Municipality, alarm company bend rules to bag battery store bad guys

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Thursday, August 27, 2009

OLYMPIA, Wash.—The Olympia Police Department and nearby Lacey, Wash.-based alarm company Custom Security Systems recently worked together in a successful sting-operation to protect citizens and to put an end to repeated losses perpetrated by serial burglars at a local battery store, Interstate Batteries.

Dick Machlan, manager of the Administrative Services Division for the OPD, said the goal of teaming with Custom Security Systems was to create a plan that would allow the business to, unbeknownst to the criminals, increase security without fear of accumulating alarm fees while the sting-operation was in effect. “What we agreed to do was, for a period of time for the business, to wave any false alarm fees that they might incur and allow the alarm company to install this more risky equipment to see if we would be successful at catching these guys,” Machlan said. “The reason we did this was because we knew that in putting in this equipment the business would be exposed to more risk of fees than they would normally take on.”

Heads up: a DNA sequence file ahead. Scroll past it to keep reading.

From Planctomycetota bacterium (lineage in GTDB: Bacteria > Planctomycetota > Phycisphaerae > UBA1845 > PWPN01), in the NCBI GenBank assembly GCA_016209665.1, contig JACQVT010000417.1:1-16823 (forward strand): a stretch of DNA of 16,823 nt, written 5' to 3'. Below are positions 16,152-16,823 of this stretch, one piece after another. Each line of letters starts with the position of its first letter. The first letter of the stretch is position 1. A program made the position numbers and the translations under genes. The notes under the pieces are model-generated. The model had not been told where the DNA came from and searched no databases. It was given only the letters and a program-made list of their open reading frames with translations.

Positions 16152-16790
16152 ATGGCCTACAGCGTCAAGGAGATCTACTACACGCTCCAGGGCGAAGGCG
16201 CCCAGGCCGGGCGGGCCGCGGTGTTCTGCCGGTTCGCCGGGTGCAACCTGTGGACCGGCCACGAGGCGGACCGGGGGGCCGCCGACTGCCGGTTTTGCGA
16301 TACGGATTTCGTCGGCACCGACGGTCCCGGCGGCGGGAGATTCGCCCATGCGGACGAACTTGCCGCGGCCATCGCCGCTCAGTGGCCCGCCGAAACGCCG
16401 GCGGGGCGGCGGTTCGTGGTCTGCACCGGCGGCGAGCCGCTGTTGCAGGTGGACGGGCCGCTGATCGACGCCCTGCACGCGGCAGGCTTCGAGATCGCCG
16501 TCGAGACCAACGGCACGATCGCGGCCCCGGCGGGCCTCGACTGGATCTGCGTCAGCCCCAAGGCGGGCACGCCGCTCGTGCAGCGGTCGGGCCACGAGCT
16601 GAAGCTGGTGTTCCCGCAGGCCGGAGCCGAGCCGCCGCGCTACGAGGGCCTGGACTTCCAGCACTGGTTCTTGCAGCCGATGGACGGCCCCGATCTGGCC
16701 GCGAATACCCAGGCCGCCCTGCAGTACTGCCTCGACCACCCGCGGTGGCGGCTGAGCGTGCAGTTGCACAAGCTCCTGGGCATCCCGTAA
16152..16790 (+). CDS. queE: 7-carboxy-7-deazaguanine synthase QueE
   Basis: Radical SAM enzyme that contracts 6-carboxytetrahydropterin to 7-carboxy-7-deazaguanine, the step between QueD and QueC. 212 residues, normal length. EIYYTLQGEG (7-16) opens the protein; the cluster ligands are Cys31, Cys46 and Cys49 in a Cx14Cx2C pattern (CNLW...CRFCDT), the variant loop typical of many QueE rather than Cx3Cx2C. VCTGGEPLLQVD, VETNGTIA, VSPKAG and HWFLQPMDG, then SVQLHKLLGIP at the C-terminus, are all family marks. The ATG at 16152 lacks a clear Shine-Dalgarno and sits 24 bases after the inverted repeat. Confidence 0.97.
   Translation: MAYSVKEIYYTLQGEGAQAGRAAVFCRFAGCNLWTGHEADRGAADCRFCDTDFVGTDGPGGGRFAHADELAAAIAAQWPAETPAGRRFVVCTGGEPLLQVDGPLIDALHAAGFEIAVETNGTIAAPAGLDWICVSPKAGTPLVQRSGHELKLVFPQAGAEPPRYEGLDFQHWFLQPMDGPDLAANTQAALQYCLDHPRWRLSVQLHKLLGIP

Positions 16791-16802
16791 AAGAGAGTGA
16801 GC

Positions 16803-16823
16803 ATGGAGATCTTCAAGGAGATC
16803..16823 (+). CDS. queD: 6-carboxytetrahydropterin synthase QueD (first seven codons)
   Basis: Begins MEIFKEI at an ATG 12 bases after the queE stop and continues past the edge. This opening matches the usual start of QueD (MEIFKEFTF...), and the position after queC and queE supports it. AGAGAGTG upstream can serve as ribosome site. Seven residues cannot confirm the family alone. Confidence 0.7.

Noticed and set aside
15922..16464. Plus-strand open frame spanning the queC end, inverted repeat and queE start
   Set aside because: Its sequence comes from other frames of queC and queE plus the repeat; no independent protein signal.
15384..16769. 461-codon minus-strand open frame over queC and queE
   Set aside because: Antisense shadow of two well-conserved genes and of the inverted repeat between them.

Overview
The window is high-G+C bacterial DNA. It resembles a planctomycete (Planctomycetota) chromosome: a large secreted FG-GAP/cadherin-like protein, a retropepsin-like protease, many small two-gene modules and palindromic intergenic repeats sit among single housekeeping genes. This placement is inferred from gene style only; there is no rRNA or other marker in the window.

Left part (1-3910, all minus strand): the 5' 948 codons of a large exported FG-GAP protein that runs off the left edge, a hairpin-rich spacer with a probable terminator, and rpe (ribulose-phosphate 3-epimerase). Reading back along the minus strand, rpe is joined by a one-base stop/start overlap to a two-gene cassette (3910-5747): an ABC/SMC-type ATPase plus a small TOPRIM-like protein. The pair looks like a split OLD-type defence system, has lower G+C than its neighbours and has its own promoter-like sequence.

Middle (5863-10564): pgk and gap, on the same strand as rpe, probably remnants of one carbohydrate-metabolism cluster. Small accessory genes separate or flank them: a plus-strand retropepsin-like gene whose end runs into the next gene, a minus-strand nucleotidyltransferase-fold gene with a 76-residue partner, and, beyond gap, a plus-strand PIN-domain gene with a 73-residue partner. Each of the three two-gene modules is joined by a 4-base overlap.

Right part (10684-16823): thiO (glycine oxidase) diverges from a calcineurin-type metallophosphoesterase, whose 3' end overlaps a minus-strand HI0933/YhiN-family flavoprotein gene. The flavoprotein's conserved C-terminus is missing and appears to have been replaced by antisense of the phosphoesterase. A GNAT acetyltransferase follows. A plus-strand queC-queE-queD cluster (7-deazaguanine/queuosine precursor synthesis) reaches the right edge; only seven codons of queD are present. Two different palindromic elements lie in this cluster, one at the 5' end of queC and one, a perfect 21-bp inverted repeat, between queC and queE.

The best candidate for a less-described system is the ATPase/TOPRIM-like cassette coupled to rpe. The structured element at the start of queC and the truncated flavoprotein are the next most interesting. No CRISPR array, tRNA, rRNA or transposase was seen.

Custom Security Systems project and product manager BJ Swidecki said the teaming was an unqualified success. “It worked very successfully. We had had a meeting with the city of Olympia and they suggested that if we thought they could ever be of more help that we should let them know. And so we did. We went ahead and did some outdoor optics beams,” Swidecki said, explaining the OPD checked out every alarm—many of which were false—from the ultra sensitive equipment. “They were Johnny-on-the-spot,” he continued, noting that eventually, the perimeter beams paid off with the apprehension of two men who had been breaking in over the period of several months, stealing batteries and then reselling them.

The alarm program in Olympia was first instituted in 2005 and requires that alarm companies and their customers work together to ensure that the proper two-call verification procedure is followed, alarm equipment is in good working order, and that customers are trained on how to use their equipment correctly.

Machlan said, overall, it was cooperation between all parties involved that made the difference. “We have done this kind of cooperation in the past and it hasn’t panned out. But this was different. Any time you catch the bad guys it’s a success,” Machlan said. “We have had tremendous success working with the industry to reduce false alarms, and in this case to catch some criminals.”

The successful collaboration was cited as an example for the rest of the country by the SIAC.